Platelet aggregation plays a central role in the pathogenesis of thrombosis and the acute coronary syndromes. When given intravenously, potent selective antagonists of fibrinogen binding to the glycoprotein (GP) IIb/IIIa receptor, the final common pathway for platelet aggregation, have been effective in the treatment of acute coronary syndromes. Their benefit ceases, however, with the end of the infusion. Aspirin reduces the incidence of secondary vascular events by 25% to 30% after an acute coronary syndrome, and clopidogrel provides modest improvement over aspirin. However, both are relatively weak antiplatelet agents that each block only one of many pathways to platelet activation and surface membrane expression of the competent GP IIb/IIIa receptor. With the success of the intravenous GP IIb/IIIa antagonists in the acute setting, recent interest has focused on the potential benefit of oral GP IIb/IIIa antagonists used long-term for secondary prevention. The oral agents tested in phase III studies thus far have not performed up to expectations, however. The following paper reviews these studies and the implications of their results.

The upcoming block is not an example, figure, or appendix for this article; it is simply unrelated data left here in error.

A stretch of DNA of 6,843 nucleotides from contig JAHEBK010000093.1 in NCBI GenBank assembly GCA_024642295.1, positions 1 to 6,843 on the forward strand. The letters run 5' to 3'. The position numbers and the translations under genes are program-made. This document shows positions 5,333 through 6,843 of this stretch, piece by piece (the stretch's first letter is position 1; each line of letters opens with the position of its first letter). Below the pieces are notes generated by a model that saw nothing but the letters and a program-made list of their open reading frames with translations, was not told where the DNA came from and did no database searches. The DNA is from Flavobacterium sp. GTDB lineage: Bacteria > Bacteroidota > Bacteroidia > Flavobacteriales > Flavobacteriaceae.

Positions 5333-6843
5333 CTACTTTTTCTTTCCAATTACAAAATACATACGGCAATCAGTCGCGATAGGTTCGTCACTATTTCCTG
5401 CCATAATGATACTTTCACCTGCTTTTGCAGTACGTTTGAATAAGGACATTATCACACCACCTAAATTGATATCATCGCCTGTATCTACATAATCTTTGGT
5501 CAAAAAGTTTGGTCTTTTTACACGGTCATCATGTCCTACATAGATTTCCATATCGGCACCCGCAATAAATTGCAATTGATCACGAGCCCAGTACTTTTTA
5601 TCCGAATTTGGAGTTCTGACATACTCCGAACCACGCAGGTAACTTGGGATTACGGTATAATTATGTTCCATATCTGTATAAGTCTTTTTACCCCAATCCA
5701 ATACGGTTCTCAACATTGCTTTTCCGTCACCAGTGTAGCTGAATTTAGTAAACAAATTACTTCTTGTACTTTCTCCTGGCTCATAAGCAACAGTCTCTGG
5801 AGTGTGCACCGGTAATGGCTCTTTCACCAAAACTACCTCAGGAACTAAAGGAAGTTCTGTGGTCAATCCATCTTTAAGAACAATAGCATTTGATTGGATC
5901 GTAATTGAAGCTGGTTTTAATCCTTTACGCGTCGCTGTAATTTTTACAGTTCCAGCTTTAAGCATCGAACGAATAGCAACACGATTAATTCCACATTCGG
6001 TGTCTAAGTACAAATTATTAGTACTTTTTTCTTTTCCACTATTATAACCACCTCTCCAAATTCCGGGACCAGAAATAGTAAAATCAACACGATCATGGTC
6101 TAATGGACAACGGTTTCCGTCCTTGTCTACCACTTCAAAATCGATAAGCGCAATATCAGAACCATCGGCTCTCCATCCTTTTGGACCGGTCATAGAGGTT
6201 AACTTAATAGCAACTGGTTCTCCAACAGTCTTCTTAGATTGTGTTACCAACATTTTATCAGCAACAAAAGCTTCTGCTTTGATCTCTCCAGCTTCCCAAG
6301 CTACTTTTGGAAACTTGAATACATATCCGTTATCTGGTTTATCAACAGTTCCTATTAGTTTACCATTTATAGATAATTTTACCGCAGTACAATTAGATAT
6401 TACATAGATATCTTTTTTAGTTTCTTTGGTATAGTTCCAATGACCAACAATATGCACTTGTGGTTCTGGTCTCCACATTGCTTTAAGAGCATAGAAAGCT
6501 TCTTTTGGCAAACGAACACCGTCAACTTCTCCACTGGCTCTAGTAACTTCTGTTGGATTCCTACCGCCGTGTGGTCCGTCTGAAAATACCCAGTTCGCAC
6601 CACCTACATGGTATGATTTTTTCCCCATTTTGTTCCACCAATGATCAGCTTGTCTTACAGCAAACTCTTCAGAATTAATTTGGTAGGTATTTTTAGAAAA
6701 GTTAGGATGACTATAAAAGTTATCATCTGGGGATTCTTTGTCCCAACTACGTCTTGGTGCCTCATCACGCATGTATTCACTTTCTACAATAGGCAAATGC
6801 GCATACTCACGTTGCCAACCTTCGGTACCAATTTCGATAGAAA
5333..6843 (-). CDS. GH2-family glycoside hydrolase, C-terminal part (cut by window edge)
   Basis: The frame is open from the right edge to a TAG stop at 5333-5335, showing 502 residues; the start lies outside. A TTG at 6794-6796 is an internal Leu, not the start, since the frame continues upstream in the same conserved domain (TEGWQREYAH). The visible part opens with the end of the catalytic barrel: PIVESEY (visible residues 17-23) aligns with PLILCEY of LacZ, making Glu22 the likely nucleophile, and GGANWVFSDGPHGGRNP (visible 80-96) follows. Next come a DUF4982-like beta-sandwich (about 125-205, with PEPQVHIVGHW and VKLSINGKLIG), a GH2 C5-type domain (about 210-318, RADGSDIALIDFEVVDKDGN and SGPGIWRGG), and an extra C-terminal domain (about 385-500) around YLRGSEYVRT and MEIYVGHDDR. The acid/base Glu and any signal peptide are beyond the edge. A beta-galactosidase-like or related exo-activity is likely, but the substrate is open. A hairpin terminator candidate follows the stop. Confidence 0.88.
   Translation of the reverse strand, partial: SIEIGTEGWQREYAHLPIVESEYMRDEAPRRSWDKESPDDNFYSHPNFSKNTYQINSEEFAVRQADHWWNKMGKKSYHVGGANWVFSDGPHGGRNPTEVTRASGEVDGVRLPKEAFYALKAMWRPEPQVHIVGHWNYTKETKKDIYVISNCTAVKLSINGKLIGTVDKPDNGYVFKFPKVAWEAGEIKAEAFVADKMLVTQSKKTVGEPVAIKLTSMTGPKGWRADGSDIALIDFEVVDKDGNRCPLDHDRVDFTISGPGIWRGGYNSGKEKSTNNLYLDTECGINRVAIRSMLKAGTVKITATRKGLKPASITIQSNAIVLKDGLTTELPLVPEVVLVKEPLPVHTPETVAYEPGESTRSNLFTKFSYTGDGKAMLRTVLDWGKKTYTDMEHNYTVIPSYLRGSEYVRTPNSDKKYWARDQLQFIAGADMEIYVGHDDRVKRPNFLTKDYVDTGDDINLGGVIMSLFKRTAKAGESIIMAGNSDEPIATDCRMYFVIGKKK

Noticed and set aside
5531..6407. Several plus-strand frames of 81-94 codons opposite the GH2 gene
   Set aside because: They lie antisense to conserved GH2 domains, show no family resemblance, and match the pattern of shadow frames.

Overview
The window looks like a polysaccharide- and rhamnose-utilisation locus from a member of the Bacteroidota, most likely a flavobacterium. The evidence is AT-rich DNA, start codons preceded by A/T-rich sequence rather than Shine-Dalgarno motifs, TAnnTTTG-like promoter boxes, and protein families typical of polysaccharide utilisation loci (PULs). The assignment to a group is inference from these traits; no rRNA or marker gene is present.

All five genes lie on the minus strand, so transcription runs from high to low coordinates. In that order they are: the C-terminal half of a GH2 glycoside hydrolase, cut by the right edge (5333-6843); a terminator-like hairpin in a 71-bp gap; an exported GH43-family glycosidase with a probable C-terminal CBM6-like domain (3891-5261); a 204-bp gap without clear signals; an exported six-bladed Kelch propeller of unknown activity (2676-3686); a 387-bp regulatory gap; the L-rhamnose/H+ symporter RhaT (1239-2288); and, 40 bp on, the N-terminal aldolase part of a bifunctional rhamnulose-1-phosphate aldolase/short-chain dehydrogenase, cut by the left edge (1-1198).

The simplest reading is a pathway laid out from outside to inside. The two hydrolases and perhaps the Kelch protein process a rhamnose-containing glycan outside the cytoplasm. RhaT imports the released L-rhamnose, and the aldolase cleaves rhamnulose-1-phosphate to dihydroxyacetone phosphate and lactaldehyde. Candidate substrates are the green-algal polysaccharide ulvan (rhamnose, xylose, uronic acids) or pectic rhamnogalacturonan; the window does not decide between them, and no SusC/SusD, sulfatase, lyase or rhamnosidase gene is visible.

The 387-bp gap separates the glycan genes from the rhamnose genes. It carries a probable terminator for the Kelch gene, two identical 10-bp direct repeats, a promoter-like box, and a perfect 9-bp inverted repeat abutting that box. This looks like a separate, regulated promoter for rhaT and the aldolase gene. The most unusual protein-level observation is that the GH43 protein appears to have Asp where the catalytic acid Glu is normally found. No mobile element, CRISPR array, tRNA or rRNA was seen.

ASJC Scopus subject areas
- Cardiology and Cardiovascular Medicine